At this time most of the Sovereign Princes of Europe · are enrolled as Fellows of this Society. In like man ner, too, many of the distinguished nobility of these kingdoms are among its members. Kings and nobles are, however, themselves, honoured by admission, and their names may spread a halo round the Society; but looking rigidly at the subject, it might be wished, that no one should be admitted to such an Association without first affording some personal proof of his appropriate worthiness. To be a Fellow of the Royal Society should be a distinction higher than birth or title-deeds could bestow. It should be a badge of nobility of mind; and F.R.S. ought, through the civilised world, to afford unequivocal proof that he who was authorised to use it, deserved such pre-eminence for some attainments which no accidents of society could bestow.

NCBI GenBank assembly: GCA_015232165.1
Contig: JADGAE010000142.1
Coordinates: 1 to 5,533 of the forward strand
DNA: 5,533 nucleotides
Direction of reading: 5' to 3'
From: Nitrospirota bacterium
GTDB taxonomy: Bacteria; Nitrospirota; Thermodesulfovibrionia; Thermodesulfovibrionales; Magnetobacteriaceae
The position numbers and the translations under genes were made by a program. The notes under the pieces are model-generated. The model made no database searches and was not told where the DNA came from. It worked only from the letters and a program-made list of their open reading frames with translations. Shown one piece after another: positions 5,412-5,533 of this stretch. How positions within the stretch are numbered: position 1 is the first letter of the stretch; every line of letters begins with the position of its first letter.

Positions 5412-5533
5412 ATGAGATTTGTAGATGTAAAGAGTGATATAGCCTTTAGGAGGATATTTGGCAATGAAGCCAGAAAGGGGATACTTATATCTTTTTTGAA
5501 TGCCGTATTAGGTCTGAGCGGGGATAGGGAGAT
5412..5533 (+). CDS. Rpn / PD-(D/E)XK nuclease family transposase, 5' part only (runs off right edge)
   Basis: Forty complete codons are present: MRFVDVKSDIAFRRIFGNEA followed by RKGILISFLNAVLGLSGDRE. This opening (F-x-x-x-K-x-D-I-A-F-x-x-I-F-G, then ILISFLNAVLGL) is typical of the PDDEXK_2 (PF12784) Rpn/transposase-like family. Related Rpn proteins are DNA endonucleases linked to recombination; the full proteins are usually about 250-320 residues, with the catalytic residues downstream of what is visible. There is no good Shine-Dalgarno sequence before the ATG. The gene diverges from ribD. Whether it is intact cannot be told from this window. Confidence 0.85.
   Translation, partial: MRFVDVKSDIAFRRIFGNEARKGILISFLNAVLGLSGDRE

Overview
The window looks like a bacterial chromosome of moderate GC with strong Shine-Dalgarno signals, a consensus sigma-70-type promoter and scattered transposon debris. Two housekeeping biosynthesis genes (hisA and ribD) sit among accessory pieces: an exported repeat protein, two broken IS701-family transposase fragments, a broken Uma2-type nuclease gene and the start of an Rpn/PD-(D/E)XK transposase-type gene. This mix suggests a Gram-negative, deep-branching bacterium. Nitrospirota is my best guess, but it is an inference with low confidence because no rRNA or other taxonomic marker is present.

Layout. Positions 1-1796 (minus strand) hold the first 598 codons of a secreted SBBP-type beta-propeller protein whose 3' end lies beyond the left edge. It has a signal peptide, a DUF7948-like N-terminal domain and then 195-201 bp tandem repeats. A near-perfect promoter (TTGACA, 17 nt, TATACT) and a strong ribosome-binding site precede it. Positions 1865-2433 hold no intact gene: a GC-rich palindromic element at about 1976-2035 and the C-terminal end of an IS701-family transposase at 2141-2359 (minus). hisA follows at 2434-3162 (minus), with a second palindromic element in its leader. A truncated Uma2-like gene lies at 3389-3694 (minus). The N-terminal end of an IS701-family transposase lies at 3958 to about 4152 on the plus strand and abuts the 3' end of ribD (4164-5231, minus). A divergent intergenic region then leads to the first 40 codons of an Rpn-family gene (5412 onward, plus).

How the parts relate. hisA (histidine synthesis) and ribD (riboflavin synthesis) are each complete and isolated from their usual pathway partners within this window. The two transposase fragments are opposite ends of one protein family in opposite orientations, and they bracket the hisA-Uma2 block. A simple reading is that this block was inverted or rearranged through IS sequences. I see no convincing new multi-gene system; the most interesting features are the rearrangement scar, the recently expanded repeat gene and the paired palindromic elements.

The Engravings will add to the interest of the volume; and, to confer precision on the study of the work, the Editor has prepared Five HUNDRED QUESTIONS for the use of Schools, on its contents.